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Male Testosterone Patch May Kick-Start Sex Drive in Women | Sex, information, stories, videos, games, free sex MALAYSIA

Male Testosterone Patch May Kick-Start Sex Drive in Women | Sex, information, stories, videos, games, free sex MALAYSIA
WEDNESDAY, Nov. 5, 2008 ( — Postmenopausal women who have lost interest in sex may be able to bring their libidos back to life with a testosterone patch, according to new research published Wednesday in The New England Journal of Medicine.

However, the use of the male hormone to boost sex drive in women may not be risk-free. Four women in the study who were taking testosterone developed breast cancer, but none of the women on placebo did. It’s not clear whether this was a statistical blip or a warning sign that excess testosterone could cause or spur the growth of a malignancy. Some women also reported excess hair growth, although none stopped using the hormone for this reason.

Susan R. Davis, MD, PhD, of Monash University in Australia, and colleagues in the United States, Canada, and Sweden, evaluated two different doses of testosterone delivered by Procter & Gamble Pharmaceuticals’ Intrinsa patch. In 2004, a U.S. Food and Drug Administration (FDA) panel gave Intrinsa the thumbs down and called for larger, longer studies to ensure that the medication was safe, in addition to proving that it actually helped women’s sex lives.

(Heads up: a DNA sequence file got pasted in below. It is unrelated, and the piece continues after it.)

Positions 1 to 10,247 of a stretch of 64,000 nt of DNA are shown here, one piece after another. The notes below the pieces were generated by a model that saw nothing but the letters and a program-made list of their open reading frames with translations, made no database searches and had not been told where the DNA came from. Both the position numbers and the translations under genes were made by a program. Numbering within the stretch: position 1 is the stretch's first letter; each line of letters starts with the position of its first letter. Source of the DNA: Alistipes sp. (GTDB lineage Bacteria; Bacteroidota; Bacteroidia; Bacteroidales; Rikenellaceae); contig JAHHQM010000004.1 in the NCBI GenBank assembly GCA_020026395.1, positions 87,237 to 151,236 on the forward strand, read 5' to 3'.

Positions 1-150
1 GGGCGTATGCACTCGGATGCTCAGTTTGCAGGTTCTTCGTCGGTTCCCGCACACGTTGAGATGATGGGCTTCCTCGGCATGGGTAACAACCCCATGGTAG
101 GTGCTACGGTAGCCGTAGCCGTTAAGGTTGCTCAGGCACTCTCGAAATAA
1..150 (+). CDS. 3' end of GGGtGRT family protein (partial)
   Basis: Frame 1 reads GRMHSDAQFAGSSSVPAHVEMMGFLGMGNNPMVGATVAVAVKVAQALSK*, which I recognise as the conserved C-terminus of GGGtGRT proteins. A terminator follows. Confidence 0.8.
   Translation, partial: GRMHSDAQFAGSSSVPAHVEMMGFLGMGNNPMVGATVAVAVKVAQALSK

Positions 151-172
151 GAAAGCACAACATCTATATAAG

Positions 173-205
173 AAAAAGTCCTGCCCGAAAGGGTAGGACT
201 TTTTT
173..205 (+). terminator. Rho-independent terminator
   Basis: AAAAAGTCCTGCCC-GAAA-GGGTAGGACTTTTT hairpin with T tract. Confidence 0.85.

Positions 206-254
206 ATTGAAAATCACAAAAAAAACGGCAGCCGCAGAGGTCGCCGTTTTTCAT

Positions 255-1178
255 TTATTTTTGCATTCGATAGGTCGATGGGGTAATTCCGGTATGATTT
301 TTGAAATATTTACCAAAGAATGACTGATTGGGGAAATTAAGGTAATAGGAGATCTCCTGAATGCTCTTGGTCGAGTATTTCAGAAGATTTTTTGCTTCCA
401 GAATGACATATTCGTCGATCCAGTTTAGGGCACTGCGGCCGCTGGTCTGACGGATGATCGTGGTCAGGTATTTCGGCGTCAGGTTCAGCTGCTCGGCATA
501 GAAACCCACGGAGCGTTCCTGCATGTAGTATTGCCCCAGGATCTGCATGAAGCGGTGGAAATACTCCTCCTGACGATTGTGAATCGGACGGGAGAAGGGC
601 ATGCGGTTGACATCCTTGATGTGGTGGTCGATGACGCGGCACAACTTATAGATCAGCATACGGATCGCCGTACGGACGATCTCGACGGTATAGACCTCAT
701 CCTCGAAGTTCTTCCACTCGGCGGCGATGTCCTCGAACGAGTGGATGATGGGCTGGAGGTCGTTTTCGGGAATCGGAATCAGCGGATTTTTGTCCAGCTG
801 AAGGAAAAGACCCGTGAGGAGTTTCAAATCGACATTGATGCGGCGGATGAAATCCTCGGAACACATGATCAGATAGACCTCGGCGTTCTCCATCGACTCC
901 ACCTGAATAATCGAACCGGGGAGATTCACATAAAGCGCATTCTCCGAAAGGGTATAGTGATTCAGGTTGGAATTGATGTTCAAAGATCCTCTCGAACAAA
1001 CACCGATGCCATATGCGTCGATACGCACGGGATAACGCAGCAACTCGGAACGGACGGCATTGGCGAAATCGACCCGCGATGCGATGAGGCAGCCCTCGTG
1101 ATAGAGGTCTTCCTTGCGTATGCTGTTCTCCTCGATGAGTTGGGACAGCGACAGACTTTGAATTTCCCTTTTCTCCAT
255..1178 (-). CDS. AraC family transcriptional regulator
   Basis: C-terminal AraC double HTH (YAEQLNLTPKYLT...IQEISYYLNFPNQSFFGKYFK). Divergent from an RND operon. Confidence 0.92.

As the new findings show, it did. Wearing the higher-dose testosterone patch boosted a woman’s “satisfying sexual experiences” by an average of 2.1 times every four weeks, compared to an increase of just 0.7 such experiences for women taking a placebo. Both testosterone doses used in the study seemed to increase desire and decrease distress.

“Although the change in activity is modest, that’s something that is appropriate and I think most women would be more than happy with it,” says study investigator Sheryl A. Kingsberg, PhD, chief of behavioral medicine at University Hospitals Case Medical Center in Cleveland. “They wanted to return to the level of desire they had in their premenopausal years, and that’s what they got.” Before starting treatment, the women in the study had been having satisfying sex about twice a month on average, Kingsberg points out; the higher-dose patch increased that to once a week.

“For most women and providers of health care for women, that modest benefit is clinically meaningful,” agrees North American Menopause Society president JoAnn V. Pinkerton, MD, a professor of obstetrics and gynecology at the University of Virginia, in Charlottesville, who did not participate in the study.


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